Happy Spring! I hope that everyone is enjoying the gorgeous weather on this vernal equinox. March 20 is a special date for me, because it was on this day in 2002 that I arrived to Baghdad to begin studying the Iraqi Maqam (it was also the vernal equinox, which occurred during my one-hour flight from Amman). I’ll never forget the feeling of seeing 15 of my relatives waiting for me at the airport as tears streamed down my face. The passport control people made fun of me and told me to quit crying, but it was too emotional, this homecoming to a home that I barely knew (my only other visit was nine years prior). I arrived speaking only a few words in Arabic, and having some idea of Arabic music but knowing nothing about the Iraqi Maqam. I had intended to stay for three weeks, but it took that long just to make the rounds to every relative’s house for lunch. Once I did start studying the maqam and learning to speak Arabic, I was completely enthralled and couldn’t tear myself away. I ended up staying in Iraq for three months, and returning for another three months later that year. With the threat of war looming, I left Iraq at the end of 2002, and the following March 20 marked the beginning of the US-led invasion of Iraq, and the ensuing violence and strife that has plagued every Iraqi family since. My thoughts and prayers go to all the victims of this war. May things again become stable and peaceful in the wonderful, magical place that is Iraq.
As far as our class…last Sunday was very productive. We continued with Maqam Mansuri, this time managing to get through the entire maqam, which is no small matter! Mansuri has one of the longest, and complex forms in the Iraqi Maqam repertoire and goes through the modes of Saba, Bayat (on G and D), Rast, and Hijaz—don’t ask me why I chose to subject the students to this difficult maqam at the second class! Well, I did have my reasons, and fortunately, everyone was game and did a great job following all that was going on.
In addition to learning to sing the vocal melodies, we also addressed the rhythmic sections that occur in the ensemble between vocal passages, and the mutheltha at the end where the vocalist joins the rhythm played by the ensemble—this phrase has no parallels in the rest of the Maqam repertoire. Speaking of rhythm, the class had a much easier time dealing with the poetry and linking it to the melody when we tapped out the poetic meter while singing. Arabic poetry is organized into 16 meters, comprised of long and short syllables. Since the vocal parts are rhythmically free, finding the pulse and meter within the words provides a way of organizing/dividing up the melody. At the end of the class, we learned Win Ya Galub (“Weep, my heart”) which is in maqam Hijaz over the 6/4 rhythm, sengeen samaii.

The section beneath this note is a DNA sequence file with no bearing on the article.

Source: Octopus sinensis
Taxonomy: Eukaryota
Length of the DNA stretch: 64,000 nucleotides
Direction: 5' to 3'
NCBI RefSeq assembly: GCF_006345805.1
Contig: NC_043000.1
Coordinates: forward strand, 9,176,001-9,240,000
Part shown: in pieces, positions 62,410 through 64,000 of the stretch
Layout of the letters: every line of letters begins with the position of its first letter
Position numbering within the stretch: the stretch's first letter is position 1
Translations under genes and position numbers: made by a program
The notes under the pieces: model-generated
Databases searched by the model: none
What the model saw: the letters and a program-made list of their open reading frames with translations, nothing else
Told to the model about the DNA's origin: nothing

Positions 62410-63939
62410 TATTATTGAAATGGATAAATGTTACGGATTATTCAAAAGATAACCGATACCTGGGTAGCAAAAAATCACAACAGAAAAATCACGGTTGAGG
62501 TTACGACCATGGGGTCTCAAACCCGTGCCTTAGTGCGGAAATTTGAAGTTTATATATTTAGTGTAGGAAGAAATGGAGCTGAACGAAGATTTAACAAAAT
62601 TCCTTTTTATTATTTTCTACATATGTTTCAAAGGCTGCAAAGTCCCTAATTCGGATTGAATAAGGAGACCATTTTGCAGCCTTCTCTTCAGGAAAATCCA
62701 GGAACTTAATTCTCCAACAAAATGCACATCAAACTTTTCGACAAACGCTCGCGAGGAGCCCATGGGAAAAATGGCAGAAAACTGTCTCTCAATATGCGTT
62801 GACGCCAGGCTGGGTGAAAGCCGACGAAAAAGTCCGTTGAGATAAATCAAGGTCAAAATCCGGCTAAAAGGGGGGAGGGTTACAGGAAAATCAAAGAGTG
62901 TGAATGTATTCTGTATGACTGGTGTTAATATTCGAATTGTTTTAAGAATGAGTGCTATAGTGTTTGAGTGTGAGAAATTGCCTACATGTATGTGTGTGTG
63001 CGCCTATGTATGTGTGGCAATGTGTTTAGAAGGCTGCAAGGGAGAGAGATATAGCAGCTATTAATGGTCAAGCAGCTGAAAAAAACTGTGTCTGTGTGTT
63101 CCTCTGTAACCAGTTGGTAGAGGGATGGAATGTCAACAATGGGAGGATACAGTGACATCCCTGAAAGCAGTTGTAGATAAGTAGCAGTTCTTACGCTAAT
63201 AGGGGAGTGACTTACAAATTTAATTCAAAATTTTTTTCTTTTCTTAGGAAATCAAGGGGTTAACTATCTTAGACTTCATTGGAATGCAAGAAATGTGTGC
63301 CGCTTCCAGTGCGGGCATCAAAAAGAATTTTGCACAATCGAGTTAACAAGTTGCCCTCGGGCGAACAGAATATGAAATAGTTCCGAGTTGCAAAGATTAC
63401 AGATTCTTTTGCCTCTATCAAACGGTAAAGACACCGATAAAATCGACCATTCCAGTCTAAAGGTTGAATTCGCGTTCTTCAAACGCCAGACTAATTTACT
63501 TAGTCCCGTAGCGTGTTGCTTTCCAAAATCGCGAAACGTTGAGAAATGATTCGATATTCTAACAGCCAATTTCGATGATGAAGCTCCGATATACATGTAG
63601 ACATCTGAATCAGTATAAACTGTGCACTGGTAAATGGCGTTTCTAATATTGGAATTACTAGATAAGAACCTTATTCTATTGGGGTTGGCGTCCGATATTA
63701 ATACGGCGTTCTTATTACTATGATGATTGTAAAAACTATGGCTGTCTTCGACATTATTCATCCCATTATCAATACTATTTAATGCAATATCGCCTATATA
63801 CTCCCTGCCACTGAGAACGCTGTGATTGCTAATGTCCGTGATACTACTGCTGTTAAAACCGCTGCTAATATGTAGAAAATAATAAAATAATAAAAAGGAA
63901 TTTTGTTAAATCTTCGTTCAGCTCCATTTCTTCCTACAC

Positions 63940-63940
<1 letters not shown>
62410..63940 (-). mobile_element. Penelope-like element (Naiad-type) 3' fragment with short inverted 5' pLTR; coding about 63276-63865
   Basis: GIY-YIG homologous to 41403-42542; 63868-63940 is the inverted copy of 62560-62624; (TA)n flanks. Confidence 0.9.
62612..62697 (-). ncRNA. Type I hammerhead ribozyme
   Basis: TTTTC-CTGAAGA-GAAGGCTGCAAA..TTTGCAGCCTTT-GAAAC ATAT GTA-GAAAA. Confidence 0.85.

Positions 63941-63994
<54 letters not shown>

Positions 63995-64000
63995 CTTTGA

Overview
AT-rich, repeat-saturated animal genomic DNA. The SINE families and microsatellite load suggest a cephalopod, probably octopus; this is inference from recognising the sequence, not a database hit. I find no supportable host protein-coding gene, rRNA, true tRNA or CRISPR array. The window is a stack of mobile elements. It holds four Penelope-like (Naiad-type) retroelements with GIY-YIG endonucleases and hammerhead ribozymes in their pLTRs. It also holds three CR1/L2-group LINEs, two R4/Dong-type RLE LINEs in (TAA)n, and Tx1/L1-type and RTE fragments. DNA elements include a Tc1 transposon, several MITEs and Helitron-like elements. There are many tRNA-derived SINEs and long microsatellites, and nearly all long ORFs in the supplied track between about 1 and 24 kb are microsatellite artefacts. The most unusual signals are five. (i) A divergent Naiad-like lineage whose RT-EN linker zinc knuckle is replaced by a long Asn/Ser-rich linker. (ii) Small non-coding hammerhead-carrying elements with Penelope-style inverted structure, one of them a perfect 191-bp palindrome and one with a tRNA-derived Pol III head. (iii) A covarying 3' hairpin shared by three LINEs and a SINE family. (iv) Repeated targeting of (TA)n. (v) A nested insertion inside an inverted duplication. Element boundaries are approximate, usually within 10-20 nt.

Preview to Class #4 – Maqam Awj
Next class, we will move on to one of my favorites, Maqam Awj. This maqam has a much easier form than Mansuri, and a highly spiritual quality. It is particularly special to me as it was one of the first maqamat I that I learned on my trip to Baghdad. I recall sitting on the rooftop late at nights after everyone went to sleep, surrounded by palm trees and quiet streets, gazing at the stars while listening to Nadhum Al-Ghazali’s recording of this maqam.
Awj is in the Segah family, usually with B half-flat as its tonic. Unlike Mansuri and Rast, which have fixed structures, Awj has an open form, meaning that the performer determines the form according to his/her own taste, drawing from a pool of six different qita’ (secondary melodies). The intonation varies considerably throughout, but this the basic pitch set of Maqam Awj:
Here’s a recording of Maqam Awj by Yusuf Omar:
For this week’s pesteh (folk song) we will learn to sing Lefendi, an energetic song in the highly-infectious 10/16 rhythm known as Jourjina. Jourjina is by far the most common rhythm in Iraqi music, and is found in Turkey, Armenia, and parts of Iran, but not in any other Arab countries. I have seen many a percussionist crash and burn on this rhythm, which is second nature to Iraqis. I will make sure that every student leaves class able to play and sing along to Jourjina:
Sound like fun? Come join us! Registration information is available here. If you have not attended any classes but are intending to come this week, please let me know, and I will send you one of the information packets with detailed information on Awj.
Many thanks, and I hope to see you soon!